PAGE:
Stack is a beginner windows box from cyberseclabs.co.uk hosting a vulnerable gitstack instance we can use to gain an initial shell and then find a kdbx file we can gain access to for creds to gain an elevated shell.
Table of Contents
Fire up autoenum, pass the IP and choose a scan profile
If you’d instead prefer to opt for nmap,
nmap -sCV -p- -T4 172.31.1.12 would get the job done.
PORT STATE SERVICE VERSION
80/tcp open http Apache httpd 2.2.22 ((Win32) mod_ssl/2.2.22 OpenSSL/0.9.8u mod_wsgi/3.3 Python/2.7.2 PHP/5.4.3)
|_http-server-header: Apache/2.2.22 (Win32) mod_ssl/2.2.22 OpenSSL/0.9.8u
mod_wsgi/3.3 Python/2.7.2 PHP/5.4.3
|_http-title: Page not found at /
121/tcp filtered erpc
135/tcp open msrpc Microsoft Windows RPC
139/tcp open netbios-ssn Microsoft Windows netbios-ssn
445/tcp open microsoft-ds Microsoft Windows Server 2008 R2 - 2012 microsoft-ds
603/tcp filtered mnotes
1062/tcp filtered veracity
1555/tcp filtered livelan
3389/tcp open ssl/ms-wbt-server?
| Target_Name: STACK
| NetBIOS_Domain_Name: STACK
| NetBIOS_Computer_Name: STACK
| DNS_Domain_Name: Stack
| DNS_Computer_Name: Stack
| Product_Version: 6.3.9600
|_ System_Time: 2020-08-02T18:54:57+00:00
| ssl-cert: Subject: commonName=Stack
| Issuer: commonName=Stack
| Public Key type: rsa
| Public Key bits: 2048
| Signature Algorithm: sha256WithRSAEncryption
| Not valid before: 2020-04-14T12:36:44
| Not valid after: 2020-10-14T12:36:44
| MD5: 2335 d935 d46e 7734 dbdc d5c8 2f01 6010
|_SHA-1: 0320 add0 a395 7cb9 a22b 5f28 a477 3ce0 32a7 f6d9
3674/tcp filtered wininstall-ipc
5985/tcp open http Microsoft HTTPAPI httpd 2.0 (SSDP/UPnP)
|_http-title: Not Found
There are a few interesting services listed though they are all filtered. We have something hosted on a web server and the samba ports (139+445) open, let’s start with taking a look at what’s on that webserver.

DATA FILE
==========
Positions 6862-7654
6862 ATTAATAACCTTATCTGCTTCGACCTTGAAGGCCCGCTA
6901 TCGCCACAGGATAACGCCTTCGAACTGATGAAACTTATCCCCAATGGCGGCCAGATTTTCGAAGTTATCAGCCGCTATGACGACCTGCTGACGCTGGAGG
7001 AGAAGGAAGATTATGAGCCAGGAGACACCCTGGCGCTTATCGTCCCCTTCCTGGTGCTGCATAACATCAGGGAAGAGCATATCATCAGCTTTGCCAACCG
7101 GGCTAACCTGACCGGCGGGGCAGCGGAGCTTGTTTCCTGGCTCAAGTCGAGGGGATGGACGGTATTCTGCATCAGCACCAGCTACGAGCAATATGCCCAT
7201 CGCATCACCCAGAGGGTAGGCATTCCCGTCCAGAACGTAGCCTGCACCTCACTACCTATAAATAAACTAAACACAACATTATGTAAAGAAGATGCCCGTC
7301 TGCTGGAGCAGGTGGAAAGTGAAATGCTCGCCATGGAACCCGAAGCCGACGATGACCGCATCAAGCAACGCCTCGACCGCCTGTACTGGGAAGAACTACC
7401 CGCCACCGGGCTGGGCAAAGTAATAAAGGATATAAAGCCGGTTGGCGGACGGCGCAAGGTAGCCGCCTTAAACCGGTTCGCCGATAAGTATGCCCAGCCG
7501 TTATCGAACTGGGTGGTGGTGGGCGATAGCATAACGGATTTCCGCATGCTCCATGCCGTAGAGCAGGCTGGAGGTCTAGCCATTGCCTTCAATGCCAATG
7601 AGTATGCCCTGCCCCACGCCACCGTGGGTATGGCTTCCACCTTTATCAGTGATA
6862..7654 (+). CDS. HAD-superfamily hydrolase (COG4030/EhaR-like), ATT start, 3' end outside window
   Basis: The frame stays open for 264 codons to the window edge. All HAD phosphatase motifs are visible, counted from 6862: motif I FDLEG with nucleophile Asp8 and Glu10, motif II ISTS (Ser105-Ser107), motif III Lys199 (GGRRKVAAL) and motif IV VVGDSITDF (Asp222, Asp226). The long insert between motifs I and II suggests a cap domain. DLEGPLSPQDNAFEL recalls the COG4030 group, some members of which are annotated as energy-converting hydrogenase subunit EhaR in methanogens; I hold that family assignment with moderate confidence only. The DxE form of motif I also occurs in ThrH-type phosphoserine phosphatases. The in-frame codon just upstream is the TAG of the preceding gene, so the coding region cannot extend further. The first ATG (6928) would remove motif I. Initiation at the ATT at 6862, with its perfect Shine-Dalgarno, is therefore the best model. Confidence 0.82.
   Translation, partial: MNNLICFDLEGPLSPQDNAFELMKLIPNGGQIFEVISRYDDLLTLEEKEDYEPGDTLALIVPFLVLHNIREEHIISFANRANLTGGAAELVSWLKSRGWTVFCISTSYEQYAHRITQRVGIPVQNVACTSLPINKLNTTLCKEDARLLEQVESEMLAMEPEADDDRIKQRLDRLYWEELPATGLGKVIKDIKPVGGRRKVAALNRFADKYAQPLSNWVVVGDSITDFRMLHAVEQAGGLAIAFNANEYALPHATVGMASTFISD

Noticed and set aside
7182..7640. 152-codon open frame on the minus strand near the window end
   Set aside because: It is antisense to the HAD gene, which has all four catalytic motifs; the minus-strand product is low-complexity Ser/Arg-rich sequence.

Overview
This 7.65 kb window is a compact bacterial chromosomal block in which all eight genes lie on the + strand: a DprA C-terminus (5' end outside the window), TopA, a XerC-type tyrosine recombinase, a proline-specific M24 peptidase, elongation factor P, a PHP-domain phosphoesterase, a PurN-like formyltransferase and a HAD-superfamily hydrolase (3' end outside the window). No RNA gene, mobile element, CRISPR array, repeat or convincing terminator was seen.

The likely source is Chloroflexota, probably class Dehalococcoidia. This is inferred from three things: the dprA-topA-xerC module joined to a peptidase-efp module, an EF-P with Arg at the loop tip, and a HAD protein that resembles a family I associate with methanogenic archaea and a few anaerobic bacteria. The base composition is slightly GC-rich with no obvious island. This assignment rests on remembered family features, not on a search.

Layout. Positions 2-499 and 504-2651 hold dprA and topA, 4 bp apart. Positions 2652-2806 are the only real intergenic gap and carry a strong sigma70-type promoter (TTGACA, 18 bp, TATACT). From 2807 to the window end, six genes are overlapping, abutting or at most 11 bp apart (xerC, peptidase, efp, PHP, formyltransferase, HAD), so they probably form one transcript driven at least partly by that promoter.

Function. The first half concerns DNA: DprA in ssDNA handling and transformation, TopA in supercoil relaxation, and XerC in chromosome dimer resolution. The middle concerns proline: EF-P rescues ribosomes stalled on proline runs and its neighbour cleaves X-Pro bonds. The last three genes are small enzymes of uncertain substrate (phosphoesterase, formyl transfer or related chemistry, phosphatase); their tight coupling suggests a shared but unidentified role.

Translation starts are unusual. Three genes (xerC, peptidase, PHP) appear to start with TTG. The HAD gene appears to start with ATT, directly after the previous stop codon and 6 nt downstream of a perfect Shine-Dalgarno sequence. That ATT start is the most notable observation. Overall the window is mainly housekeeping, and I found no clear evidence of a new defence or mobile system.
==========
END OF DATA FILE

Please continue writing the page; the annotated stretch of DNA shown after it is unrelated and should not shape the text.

The landing page is a 404 though it gives us a bit of a hint as to where we should be looking
Taking a look at the
/gitstack/ dir, we come across an admin log panel with leaked admin creds
Once in the admin panel, we can see that there is a link to a repo listed though when we try to interact with it, we notice that we need creds (that aren’t the admin creds) which we don’t have, time to go back to the drawing board. Taking a look at searchsploit, it seems like we have a few RCEs for gitstack.
Taking a look at the file extensions, we can see that the only RCE that is an exploit code aside from the meta exploit is the last one on the list.
Taking an initial look at the exploit, we’ll want to change a few things.
We’ll swap out the IP and replace the command with an nc rev shell, which can be found here (last one on the list).
We don’t seem to be able to get a shell, let’s see if we can break this exploit down and see if we can get RCE.
Taking a look at the exploit, we can see that its making a POST request to the
/web/exploit.php path and adding the command to be executing in the form of the
a argument, we can do this manually using
curl. Let’s give this a go.
And we have RCE! Now that we’ve verified we have RCE, let’s use this to get a shell on the box. We’ll generate a reverse shell with
msfvenom and fetch it using
Now that we’ve generated our shell, we’ll fetch it and execute it.
And we have a shell!
Doing some quick post-exploitation enumeration, we’ll see that we might be able to try a potato attack and there are a whole slew of hotfixes so we can cross kernel exploits off the list.
Taking a look around, we’ll see that the user
john has a
.kdbx file in his home directory.
Let’s move this over to our local machine and try to extract and crack the master key from it. We’ll move it over using
Now that its on the local machine, let’s extract the master key from the kdbx and attempt to crack it.
Now that we have the master key, we can use a util like
kpcli to view the contents of the keepass file.
Now that we have access to the db, let’s look around and see if we can find anything of interest to us.
Now that we have admin creds, we can try to use
evil-winrm to get us authenticated.
We are admin!